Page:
Sports Chaplain

A sports chaplain provides pastoral care for the sports person and the broader sports community including the coaches, administrators and their families.

Chaplains to sports communities have existed since the middle of the 20th century and have significantly grown in the past 20 years. The United States, United Kingdom and Australia have well established Christian sports chaplaincy ministries.

In 1982 a congress held in Hong Kong on sports mission saw sports chaplains and those interested in Mission to people engaged in sports come together from around the world including recognised representatives from North and South America, Europe, Africa, Asia, the sub-continent and Australasia. It was this congress that created the inspiration to further develop or initiate national sports missions and sports chaplains.

Sports chaplains consist of people from many different walks of life. Most commonly, the chaplains are ministers or full-time Christian workers but always, chaplaincy work is done without charge or any financial remuneration. Often, sports chaplains to a particular sport are former participants of that sport. This helps the chaplain to not only provide spiritual support and guidance to a player, but gives them the ability to empathize and relate to some of the challenges facing the participant with whom they are ministering.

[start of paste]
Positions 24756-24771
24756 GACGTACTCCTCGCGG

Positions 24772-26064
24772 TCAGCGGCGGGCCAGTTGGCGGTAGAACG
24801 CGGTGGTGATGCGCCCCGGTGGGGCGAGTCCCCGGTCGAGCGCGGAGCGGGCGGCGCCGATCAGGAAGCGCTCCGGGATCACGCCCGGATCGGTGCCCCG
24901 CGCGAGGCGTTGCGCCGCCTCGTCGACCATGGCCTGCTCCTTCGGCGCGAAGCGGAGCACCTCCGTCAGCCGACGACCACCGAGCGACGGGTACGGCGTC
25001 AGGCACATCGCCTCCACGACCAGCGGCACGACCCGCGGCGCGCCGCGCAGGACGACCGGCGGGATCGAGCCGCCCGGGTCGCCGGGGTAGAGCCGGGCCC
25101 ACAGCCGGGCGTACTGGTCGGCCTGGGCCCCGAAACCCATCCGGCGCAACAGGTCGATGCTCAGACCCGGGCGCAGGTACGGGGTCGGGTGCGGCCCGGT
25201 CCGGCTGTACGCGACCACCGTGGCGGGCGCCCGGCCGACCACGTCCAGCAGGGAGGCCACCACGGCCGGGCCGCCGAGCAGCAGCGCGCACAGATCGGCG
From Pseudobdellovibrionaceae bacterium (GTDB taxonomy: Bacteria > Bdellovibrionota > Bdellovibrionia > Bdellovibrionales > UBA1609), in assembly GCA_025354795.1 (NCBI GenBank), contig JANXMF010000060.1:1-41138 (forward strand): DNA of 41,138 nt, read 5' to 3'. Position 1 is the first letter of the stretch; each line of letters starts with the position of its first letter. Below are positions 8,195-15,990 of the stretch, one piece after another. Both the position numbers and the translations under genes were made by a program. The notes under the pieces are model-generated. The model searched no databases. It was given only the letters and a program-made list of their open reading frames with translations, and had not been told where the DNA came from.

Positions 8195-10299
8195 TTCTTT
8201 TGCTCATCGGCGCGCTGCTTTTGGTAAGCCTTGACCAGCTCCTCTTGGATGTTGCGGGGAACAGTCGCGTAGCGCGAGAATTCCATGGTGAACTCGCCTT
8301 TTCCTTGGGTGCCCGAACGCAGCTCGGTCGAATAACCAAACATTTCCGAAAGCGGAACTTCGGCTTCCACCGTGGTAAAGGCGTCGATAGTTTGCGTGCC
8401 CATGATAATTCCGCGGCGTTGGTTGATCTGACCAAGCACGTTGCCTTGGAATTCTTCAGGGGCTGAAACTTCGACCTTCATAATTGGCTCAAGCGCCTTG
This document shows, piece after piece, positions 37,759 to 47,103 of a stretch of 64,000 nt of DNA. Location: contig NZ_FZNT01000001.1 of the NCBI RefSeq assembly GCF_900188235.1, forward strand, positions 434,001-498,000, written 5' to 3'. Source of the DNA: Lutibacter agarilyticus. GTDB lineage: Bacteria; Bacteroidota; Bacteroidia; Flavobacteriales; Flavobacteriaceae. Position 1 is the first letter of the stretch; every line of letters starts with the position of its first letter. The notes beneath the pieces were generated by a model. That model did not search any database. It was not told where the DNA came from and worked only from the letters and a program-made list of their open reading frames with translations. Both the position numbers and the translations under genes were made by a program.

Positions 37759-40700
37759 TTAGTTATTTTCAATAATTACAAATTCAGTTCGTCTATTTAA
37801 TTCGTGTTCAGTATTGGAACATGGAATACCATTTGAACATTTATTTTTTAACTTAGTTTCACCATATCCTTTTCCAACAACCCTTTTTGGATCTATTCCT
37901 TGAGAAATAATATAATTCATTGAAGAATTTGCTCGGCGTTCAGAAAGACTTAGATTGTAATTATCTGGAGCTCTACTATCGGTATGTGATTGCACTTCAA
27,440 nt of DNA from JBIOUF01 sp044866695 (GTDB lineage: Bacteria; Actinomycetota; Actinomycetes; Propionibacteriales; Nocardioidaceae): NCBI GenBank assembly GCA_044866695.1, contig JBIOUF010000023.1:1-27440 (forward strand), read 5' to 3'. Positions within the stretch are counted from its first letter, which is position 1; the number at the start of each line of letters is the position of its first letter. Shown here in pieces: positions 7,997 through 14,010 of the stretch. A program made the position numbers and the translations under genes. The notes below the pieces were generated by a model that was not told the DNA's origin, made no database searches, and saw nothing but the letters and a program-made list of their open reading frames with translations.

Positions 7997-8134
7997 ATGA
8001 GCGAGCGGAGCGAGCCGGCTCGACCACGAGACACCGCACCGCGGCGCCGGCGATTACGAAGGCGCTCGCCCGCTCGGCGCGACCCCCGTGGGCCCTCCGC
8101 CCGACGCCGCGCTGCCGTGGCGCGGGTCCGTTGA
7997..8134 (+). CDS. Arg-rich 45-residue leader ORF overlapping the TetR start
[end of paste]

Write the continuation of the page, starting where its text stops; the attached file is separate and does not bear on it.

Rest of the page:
There were 193 multi-faith sports chaplains at the London 2012 Olympics.

Read more about Sports ChaplainUnited States, United Kingdom, Australia, Patron Saint of Athletes, Athletics, and Sports

Famous quotes containing the words chaplain and/or sports:

    A chaplain is the minister of the Prince of Peace serving the host of the God of War—Mars. As such, he is as incongruous as a musket would be on the altar at Christmas. Why, then, is he there? Because he indirectly subserves the purpose attested by the cannon; because too he lends the sanction of the religion of the meek to that which practically is the abrogation of everything but brute Force.
    Herman Melville (1819–1891)

    It was so hard to pry this door open, and if I mess up I know the people behind me are going to have it that much harder. Because then there’s living proof. They can sit around and say, “See? It doesn’t work.” I don’t want to be their living proof.
    Gayle Gardner, U.S. sports reporter. As quoted in Sports Illustrated, p. 87 (June 17, 1991)